Whether you want them or not.
And we don’t all want them, do we? But we certainly judge those who admit as much. Women, that is.
I came across an alternate term, “childfree,” which seems contrived and yet it stands in firm opposition to the negative undercurrent inherent in “childless.” I tell myself that it takes a generation (or longer) to adjust to any refashioned labels; perhaps with practice, childfree could become part of common parlance. But is it a less offensive term?
I couldn’t say; I am a woman who loves children, a mother of two who wanted a third, a friend to women who generally have children. Whatever else we may not have in common, the experiences of mothering provide a cross-cultural bond with the potential to bridge every possible barrier – economic, religious, geographic, political.
We are sisters in our motherhood.
A Woman’s Right to Choose
And a woman’s right to choose? To choose the sort of life she wishes, including whether or not parenthood is part of the picture?
This isn’t about contraception, although indirectly, it could be. This isn’t about abortion, although indirectly, it could be. This is about women being wholly-owned human beings, and the men who understand and support their wives, their daughters, their mothers, their sisters, and their female friends – in precisely that.
Personally, I’m a fervent believer that a woman’s life is far more than the sum of her active parenting years, and nor do I believe she is entitled to wear the laurels of her offspring’s achievements beyond the usual parental pride, which is inevitable. A woman may also choose to assist her mate in fulfilling his dream; she may do so at his side or behind-the-scenes, with her involvement in his activities, or by carrying the lion’s share of domestic burdens in order to facilitate his – and thus, their – (presumably mutual) goals.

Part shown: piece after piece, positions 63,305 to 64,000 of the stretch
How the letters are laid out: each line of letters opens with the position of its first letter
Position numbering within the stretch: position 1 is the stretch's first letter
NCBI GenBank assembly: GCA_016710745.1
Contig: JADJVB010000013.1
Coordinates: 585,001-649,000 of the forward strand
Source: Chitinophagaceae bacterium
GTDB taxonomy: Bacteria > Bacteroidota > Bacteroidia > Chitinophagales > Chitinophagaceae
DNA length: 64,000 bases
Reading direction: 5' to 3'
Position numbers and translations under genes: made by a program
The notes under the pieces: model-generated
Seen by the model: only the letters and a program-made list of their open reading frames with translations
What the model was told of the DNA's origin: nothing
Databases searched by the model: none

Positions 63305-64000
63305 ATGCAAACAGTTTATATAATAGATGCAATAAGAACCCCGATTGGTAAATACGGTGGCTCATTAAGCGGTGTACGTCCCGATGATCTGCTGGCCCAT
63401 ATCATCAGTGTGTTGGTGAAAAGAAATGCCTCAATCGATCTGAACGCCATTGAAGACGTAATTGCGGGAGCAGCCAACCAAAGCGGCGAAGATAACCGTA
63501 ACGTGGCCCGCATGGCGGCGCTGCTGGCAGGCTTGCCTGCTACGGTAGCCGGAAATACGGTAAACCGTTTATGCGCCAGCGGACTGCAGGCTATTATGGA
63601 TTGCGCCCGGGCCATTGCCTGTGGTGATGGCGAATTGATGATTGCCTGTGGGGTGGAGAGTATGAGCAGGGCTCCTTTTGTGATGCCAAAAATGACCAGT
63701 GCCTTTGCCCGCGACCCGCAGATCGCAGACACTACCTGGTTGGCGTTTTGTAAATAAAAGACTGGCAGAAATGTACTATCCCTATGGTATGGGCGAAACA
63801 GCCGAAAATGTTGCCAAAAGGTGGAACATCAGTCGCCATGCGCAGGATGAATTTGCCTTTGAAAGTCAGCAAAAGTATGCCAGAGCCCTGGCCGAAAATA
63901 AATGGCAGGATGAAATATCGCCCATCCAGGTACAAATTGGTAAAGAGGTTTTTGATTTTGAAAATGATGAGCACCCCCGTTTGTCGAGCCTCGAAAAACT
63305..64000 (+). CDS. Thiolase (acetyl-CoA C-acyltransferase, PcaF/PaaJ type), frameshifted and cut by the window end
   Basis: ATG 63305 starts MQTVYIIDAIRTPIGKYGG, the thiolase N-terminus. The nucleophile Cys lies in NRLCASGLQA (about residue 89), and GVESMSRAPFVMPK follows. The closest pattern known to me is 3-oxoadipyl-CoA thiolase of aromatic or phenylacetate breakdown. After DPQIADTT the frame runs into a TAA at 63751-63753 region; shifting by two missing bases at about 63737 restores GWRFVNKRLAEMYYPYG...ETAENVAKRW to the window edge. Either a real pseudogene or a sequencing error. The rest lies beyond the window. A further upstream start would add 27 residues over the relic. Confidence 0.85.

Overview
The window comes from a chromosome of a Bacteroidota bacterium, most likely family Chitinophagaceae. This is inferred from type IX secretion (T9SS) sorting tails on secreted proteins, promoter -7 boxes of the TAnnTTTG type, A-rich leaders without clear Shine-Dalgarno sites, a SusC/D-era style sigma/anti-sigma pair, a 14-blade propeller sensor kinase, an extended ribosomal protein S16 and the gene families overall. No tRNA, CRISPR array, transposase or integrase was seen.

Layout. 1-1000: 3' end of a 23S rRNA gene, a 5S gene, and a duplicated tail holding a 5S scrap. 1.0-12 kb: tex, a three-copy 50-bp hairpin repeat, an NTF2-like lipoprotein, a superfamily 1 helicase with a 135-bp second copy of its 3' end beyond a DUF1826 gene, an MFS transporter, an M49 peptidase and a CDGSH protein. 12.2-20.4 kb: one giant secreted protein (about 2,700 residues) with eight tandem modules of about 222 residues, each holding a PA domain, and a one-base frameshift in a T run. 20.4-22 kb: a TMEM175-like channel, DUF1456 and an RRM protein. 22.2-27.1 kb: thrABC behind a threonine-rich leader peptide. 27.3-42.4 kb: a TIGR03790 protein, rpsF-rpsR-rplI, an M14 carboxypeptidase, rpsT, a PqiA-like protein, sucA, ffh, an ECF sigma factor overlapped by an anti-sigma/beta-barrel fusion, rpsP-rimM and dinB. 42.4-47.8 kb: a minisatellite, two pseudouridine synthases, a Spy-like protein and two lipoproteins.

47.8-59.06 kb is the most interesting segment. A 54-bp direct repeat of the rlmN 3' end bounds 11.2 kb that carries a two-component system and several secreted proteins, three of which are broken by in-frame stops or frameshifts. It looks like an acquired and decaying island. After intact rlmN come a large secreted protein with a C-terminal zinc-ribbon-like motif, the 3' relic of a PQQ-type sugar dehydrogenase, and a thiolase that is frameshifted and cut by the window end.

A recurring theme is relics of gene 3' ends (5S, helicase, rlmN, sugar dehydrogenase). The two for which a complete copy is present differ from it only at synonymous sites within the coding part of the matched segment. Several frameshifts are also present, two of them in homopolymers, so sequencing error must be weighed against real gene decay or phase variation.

Those are choices – or should be. And I also applaud any man who chooses to support his mate’s endeavors – at her side or in the background.
But I see no reason why couples must feel compelled to procreate if that isn’t what they want. If anything, I would suggest that our collective children would be better off if more of them were planned, rather than accommodated, tolerated, or outright neglected.
Childless by Choice
Recently, I met a woman who has no children – by choice – something she mentioned partway through our conversation. I’ve been mulling it over since, the way she had to put it out there, no doubt because the big three – marital status, children, and job – are usually top of the list when you’re meeting someone, sizing them up, and getting to know them.
I asked if she had children (in passing); she said no, and then qualified her remarks by adding: “by choice, and children have never been part of the plan.”
My initial reaction was one of respect, and then regret; regret that she had to justify anything to me or anyone else, in a society that still wants its women to be married, first and foremost, and subsequently, mothers.
I have nothing against marriage. I have nothing against motherhood, clearly.
But must we be married to be perceived as valuable? Must we then be mothers, or we’re viewed with pity – or suspicion? Are we marginalizing our women who do not have children, by choice or by circumstance?
Aren’t some of us dreadful mothers? Not cut out for the job? Can we at least be honest about that?
Trends in Childless / Childfree Couples